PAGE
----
The last method is the sit and sniff. The first step you should take is teaching your puppy to sit near the mushroom. For this mushroom, make sure to use a raw mushroom that isn’t harmful to dogs. After the dog sniffs, the mushroom reward it. Progress to hiding mushrooms around your home, and when this task is performed consistently, you can move outside. Once the dog fins, mushrooms reward and praises the puppy.
Can mushrooms be toxic to dogs?
While dealing with mushrooms, you need to be careful to avoid any injuries for your dog. They are quite complicated because certain mushrooms are fine, but others may cause serious damage to your pet. Most wild mushrooms are dangerous for dogs, and store-bought ones that are safe for human consumption are safe for dogs. However, since we really eat plain mushrooms, it is not recommended to give them to dogs because seasonings, garlic, and oils can be harmful. Some of the most harmful types of mushrooms are Amanita phalloides (known colloquially as “death cap”), Galerina marginata (known as “deadly Galerina” or “Galerina autumnalis”), Amanita gemmata (“jeweled death cap”), Amanita muscaria (called “fly agaric” or “Deadly Agaric”) and Gyromitra spp. (false morel).
Symptoms of poisoning
It is hard to tell if your dog has got mushroom poisoning. After all, the symptoms usually indicate other illnesses because the symptoms overlap. These symptoms are also different from mushroom to mushroom, making it more difficult to recognize what is going on. Gastrointestinal toxins will impact the pet’s stomach and are usually followed by abdominal pain, vomiting, and diarrhea. Hepatotoxins will attack the liver and cause the failure of the organ. These toxins are especially dangerous because the symptoms don’t show up immediately. Once they do, they are hard to spot and not attributed to the poisoning unless the owners bring attention to the fact that the pet has eaten a mushroom. Nephrotoxins will cause the failure of the kidneys, causing dehydration, nausea, and vomiting. A small number of poisonous mushrooms also produce neurotoxins that act the fastest and cause hallucinations, tremors, disorientation, and seizures.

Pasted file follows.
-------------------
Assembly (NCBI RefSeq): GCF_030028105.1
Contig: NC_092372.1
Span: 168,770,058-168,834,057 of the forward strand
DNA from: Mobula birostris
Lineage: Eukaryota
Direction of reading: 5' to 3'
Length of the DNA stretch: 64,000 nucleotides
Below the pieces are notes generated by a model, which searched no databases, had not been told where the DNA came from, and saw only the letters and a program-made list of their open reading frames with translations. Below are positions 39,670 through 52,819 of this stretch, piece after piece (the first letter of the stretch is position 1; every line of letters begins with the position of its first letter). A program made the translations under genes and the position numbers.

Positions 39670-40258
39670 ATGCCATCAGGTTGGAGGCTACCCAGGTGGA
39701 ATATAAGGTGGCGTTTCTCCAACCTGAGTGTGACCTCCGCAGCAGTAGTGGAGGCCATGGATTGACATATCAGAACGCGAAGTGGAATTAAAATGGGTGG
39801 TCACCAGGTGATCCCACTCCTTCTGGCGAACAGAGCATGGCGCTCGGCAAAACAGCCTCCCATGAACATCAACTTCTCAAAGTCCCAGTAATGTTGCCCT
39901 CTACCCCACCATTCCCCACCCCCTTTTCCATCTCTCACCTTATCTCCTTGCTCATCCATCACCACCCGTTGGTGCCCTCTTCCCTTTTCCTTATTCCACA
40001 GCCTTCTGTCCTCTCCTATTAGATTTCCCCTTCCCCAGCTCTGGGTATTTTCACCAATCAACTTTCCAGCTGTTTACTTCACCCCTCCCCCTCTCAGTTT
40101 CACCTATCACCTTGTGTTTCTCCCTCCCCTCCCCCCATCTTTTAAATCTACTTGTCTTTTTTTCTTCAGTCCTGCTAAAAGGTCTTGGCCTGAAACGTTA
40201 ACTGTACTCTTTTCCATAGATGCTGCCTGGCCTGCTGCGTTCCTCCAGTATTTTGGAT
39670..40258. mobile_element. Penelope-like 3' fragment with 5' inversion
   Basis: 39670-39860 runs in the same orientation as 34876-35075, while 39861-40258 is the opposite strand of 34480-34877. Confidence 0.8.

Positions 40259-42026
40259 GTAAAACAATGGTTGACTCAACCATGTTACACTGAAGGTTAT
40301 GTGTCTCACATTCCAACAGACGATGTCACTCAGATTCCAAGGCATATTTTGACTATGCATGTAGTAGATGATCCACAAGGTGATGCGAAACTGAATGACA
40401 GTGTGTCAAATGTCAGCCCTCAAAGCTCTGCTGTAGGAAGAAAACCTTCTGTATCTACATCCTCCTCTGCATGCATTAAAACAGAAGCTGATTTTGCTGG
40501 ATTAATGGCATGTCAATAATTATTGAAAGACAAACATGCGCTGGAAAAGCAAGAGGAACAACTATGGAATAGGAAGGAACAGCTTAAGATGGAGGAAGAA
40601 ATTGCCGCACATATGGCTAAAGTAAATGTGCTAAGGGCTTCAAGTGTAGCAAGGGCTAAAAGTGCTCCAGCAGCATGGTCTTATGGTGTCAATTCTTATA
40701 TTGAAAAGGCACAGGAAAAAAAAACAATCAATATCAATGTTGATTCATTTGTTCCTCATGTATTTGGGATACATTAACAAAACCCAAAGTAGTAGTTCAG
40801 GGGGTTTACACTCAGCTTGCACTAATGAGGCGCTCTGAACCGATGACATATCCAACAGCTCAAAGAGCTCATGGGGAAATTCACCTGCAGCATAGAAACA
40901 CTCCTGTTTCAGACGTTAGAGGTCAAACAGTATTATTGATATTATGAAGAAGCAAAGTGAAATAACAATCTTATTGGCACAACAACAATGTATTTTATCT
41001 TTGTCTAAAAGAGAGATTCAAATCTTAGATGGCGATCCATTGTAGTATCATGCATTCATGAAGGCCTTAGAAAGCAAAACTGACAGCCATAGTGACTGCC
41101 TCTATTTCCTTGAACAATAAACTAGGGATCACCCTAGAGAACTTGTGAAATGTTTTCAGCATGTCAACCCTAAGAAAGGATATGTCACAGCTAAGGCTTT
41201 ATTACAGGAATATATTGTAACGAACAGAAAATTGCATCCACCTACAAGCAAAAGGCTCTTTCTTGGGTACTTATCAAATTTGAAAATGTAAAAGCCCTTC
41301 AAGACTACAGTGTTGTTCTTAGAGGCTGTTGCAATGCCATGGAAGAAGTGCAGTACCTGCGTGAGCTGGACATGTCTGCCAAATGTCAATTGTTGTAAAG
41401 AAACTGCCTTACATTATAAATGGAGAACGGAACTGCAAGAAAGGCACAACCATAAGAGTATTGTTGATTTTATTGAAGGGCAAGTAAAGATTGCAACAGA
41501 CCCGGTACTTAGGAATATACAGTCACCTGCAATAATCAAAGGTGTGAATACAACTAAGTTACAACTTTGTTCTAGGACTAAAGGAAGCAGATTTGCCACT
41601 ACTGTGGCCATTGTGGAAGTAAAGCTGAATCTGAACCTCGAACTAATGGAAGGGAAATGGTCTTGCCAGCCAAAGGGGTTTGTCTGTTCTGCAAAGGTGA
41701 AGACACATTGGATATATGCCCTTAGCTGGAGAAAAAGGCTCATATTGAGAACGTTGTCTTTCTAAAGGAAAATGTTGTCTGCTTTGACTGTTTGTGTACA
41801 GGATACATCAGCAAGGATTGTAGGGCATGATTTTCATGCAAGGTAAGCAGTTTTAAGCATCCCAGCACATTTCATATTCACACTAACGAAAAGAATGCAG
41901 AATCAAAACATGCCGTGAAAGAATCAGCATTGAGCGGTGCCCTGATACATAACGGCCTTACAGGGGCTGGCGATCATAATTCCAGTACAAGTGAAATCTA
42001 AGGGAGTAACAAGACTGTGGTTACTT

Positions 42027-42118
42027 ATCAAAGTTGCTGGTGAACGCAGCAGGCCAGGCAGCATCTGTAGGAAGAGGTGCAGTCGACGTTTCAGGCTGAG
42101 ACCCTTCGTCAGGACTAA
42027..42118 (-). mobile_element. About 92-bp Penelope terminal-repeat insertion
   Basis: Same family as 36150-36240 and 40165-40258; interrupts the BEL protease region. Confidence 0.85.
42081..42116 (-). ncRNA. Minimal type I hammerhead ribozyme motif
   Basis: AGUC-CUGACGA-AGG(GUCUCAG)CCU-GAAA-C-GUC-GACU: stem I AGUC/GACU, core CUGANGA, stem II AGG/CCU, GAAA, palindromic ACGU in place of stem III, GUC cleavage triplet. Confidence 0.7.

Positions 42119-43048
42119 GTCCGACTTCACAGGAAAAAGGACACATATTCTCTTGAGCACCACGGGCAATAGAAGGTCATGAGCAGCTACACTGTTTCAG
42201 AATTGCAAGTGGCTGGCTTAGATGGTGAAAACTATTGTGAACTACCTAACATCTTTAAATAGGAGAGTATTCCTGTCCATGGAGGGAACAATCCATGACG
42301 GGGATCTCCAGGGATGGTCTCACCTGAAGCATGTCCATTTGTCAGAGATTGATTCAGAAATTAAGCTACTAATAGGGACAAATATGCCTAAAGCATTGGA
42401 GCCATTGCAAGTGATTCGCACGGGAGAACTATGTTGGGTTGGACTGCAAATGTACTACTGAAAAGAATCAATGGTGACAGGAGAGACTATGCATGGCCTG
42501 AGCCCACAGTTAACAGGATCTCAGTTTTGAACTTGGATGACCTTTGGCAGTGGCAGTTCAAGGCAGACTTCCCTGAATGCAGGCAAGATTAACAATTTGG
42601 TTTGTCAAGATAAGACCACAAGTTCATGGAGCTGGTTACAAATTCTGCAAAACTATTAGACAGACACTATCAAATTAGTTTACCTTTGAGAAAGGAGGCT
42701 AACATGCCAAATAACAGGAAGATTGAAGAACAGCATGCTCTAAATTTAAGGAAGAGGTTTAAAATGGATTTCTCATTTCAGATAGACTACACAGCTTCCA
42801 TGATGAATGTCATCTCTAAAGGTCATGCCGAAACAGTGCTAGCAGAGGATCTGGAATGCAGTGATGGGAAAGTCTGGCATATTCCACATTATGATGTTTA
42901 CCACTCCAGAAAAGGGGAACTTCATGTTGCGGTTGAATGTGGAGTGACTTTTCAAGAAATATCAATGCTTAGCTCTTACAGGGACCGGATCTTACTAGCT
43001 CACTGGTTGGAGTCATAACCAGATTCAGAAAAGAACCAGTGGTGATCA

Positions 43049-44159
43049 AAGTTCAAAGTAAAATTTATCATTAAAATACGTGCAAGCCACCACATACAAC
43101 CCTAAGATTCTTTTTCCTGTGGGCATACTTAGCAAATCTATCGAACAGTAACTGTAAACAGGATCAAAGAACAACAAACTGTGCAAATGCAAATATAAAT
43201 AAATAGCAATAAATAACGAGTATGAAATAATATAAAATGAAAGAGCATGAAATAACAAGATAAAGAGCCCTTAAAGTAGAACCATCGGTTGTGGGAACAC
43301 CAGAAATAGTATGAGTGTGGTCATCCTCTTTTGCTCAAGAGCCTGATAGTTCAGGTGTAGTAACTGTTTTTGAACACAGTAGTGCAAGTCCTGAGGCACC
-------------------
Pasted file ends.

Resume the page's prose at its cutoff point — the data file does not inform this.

When dealing with mushroom poisoning, it’s important to work quickly to avoid any serious consequences. The poison can take effect as quickly as 15 minutes or as late as 6 hours.
The first things you will notice are your dog salivating excessively, and the dog’s complexion will turn yellowish. White and clouding eyes will accompany this. Once the mushrooms start to take effect, your dog will exhibit signs of weakness and start to wobble and lose balance. Some dogs will also fall into a coma for a few hours to expel weaker poisons, which can be dangerous, especially if the dog is left unsupervised. This is known as ataxia. The dog will also start to vomit and experience abdominal pain, which is usually when owners usually take their dog to the vet.
If the poisoning is not treated, the dog will suffer organ failure and seizures. Depending on the type of mushroom eaten, your dog could ultimately fall into a coma or even die. In most cases, this can occur during the following 48 hours.
What to do if your dog gets mushroom poisoning?
You can don’t do it on your own in these cases, especially if you have no medical training. Because different mushrooms have different effects and require different treatments, the best step you can take is to take your dog to the veterinarian. It is also useful to bring a piece of the mushroom your dog has eaten to the veterinarian if possible to make the process of identifying easier and the healing process quicker and thus much efficient.
It is also important to keep this sample in non-plastic materials and refrigerate it until examined. The most likely course of action your veterinarian will take is to induce vomiting to make sure the dog expels all the pieces of the mushroom. However, this is only possible if not too much time has passed. If more time has passed, the dog will receive medication that will counteract the poisoning effects. In especially severe cases, the dog will have to be put into a non-fatal coma to aid healing.